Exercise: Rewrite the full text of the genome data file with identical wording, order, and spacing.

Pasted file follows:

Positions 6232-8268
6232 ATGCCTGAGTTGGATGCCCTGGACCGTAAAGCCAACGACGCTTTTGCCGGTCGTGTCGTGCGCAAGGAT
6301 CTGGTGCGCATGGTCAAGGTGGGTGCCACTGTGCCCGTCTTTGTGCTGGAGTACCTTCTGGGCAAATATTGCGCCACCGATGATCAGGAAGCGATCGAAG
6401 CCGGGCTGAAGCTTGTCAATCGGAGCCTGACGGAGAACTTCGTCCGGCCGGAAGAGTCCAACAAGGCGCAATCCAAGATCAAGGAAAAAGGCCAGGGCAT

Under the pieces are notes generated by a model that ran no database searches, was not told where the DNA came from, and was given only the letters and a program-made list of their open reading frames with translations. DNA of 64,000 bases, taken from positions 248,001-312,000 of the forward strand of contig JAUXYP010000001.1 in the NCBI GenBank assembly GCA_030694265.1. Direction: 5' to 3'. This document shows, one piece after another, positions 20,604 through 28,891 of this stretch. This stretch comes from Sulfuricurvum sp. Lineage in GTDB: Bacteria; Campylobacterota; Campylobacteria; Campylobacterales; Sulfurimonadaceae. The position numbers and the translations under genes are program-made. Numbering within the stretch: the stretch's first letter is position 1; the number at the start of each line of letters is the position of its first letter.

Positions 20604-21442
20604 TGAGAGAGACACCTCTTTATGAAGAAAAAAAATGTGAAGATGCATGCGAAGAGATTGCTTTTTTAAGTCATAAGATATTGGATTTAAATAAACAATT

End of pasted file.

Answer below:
Positions 6232-8268
6232 ATGCCTGAGTTGGATGCCCTGGACCGTAAAGCCAACGACGCTTTTGCCGGTCGTGTCGTGCGCAAGGAT
6301 CTGGTGCGCATGGTCAAGGTGGGTGCCACTGTGCCCGTCTTTGTGCTGGAGTACCTTCTGGGCAAATATTGCGCCACCGATGATCAGGAAGCGATCGAAG
6401 CCGGGCTGAAGCTTGTCAATCGGAGCCTGACGGAGAACTTCGTCCGGCCGGAAGAGTCCAACAAGGCGCAATCCAAGATCAAGGAAAAAGGCCAGGGCAT

Under the pieces are notes generated by a model that ran no database searches, was not told where the DNA came from, and was given only the letters and a program-made list of their open reading frames with translations. DNA of 64,000 bases, taken from positions 248,001-312,000 of the forward strand of contig JAUXYP010000001.1 in the NCBI GenBank assembly GCA_030694265.1. Direction: 5' to 3'. This document shows, one piece after another, positions 20,604 through 28,891 of this stretch. This stretch comes from Sulfuricurvum sp. Lineage in GTDB: Bacteria; Campylobacterota; Campylobacteria; Campylobacterales; Sulfurimonadaceae. The position numbers and the translations under genes are program-made. Numbering within the stretch: the stretch's first letter is position 1; the number at the start of each line of letters is the position of its first letter.

Positions 20604-21442
20604 TGAGAGAGACACCTCTTTATGAAGAAAAAAAATGTGAAGATGCATGCGAAGAGATTGCTTTTTTAAGTCATAAGATATTGGATTTAAATAAACAATT